all Non fiction worksheets by Subject
Think of two books you have read, both written by the same author. Can you compare them? Write a short description of the plot of each book. Give three examples of how the books are different. Which book did you prefer? Why? Give three reasons why you enjoyed it more.
Can you turn any of these words into calligrams? Be as inventive as you can! Search the internet for calligrams and be inspired!
Can you find the following features in this newspaper article? Headline, caption, paragraphs, picture.
Here are some sentences. Using some of the words below, and some of your own, too, can you try to improve them?
Think about what you usually do in a day. Can you write about it in the diary below?
These instructions for making chocolate crispy cakes are in the wrong order! Can you cut them out and stick them onto a plain piece of paper in order, then follow them to make some treats?
Pretend you work for a newspaper and you’re writing about an event. It could be something that has happened in your family – perhaps you’ve been on holiday? Or maybe something that happened at school – did you go on a trip?
A glossary is sometimes found in the back of a non-fiction book. It explains what words mean. Have a go at completing this glossary!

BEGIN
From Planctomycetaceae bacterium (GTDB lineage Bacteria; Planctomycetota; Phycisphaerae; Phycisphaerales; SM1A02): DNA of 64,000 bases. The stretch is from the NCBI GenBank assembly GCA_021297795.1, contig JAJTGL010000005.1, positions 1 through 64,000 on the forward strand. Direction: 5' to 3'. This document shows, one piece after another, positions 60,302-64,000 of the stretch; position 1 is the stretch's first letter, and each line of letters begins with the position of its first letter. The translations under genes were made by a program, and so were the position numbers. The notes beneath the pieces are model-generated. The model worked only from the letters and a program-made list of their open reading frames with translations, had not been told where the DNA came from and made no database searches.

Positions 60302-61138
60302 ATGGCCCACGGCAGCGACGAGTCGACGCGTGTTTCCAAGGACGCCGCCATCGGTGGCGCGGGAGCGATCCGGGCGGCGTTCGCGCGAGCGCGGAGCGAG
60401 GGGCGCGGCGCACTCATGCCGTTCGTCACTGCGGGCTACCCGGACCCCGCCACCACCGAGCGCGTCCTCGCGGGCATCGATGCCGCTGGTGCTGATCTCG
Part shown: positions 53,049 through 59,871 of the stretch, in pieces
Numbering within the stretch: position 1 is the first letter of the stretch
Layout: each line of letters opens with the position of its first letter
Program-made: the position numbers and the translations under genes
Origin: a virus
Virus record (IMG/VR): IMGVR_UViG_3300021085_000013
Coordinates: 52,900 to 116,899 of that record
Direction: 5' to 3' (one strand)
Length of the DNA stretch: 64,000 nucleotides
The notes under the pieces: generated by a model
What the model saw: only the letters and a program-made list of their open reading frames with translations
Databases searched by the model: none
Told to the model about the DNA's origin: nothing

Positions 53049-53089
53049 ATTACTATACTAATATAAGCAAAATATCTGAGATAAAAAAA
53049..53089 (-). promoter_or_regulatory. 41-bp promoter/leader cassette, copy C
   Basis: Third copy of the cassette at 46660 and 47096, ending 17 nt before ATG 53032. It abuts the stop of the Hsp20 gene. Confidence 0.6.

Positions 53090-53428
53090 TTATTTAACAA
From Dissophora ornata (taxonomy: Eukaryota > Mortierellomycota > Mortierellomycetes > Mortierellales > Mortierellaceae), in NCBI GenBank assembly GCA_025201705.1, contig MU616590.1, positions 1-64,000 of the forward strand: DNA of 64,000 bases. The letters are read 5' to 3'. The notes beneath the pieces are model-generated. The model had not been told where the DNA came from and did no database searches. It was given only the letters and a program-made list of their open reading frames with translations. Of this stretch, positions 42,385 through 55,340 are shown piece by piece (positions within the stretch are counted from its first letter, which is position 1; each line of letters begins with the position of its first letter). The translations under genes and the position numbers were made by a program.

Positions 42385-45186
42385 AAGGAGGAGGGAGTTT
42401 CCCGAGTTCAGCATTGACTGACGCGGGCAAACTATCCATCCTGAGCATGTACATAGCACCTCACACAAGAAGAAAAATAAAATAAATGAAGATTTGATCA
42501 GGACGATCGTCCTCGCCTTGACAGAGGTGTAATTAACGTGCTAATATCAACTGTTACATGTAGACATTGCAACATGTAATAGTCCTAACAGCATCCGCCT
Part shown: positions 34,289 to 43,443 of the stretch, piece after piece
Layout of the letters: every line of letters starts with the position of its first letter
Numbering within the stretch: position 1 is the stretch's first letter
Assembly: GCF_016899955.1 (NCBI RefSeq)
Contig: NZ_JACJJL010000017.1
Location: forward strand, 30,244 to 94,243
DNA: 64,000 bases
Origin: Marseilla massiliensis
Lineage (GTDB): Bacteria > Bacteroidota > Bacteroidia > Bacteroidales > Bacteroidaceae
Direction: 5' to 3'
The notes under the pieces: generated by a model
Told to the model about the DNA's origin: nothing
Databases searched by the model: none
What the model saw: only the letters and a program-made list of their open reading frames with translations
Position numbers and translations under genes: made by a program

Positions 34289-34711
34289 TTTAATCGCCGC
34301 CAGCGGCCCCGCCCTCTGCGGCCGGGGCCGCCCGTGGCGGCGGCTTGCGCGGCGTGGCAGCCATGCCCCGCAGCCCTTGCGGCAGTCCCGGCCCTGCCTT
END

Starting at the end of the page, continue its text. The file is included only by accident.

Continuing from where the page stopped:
Write some labels and captions for things around your house. Place them on the items. Remember: a label is generally one to three words; a caption is a simple sentence.
What’s your dream meal? Fill this plate with all your favourite foods and then label them so that everyone can see what they are.
Help Wendy Witch write a list of all the ingredients she’ll need to include in her new potion.
Can you use words and pictures to describe your favourite TV programme? What was it called? What happened? What did you like about it?
Choose a non-fiction book to read with your mum or dad. Can you use the contents and index pages? Use the spidergram to write about what you have learnt.
Think of a special event that is coming up. Use this planning sheet to help you remember what will happen when. You can use pictures as well as words.
Use non-fiction books to help your child understand text structure and organisation.
Draw a picture of a family member then label it and add some words to describe them around the picture.
Have your child pretend they're helping out a new boy or girl who's just arrived at their school by explaining all of the important things they'd need to know, from homework to PE.
Use this worksheet to help your child learn to recognise sentences that are facts and sentences that are opinions.
Convert basic notes about a fun day at the Natural History Museum into full sentences and paragraphs.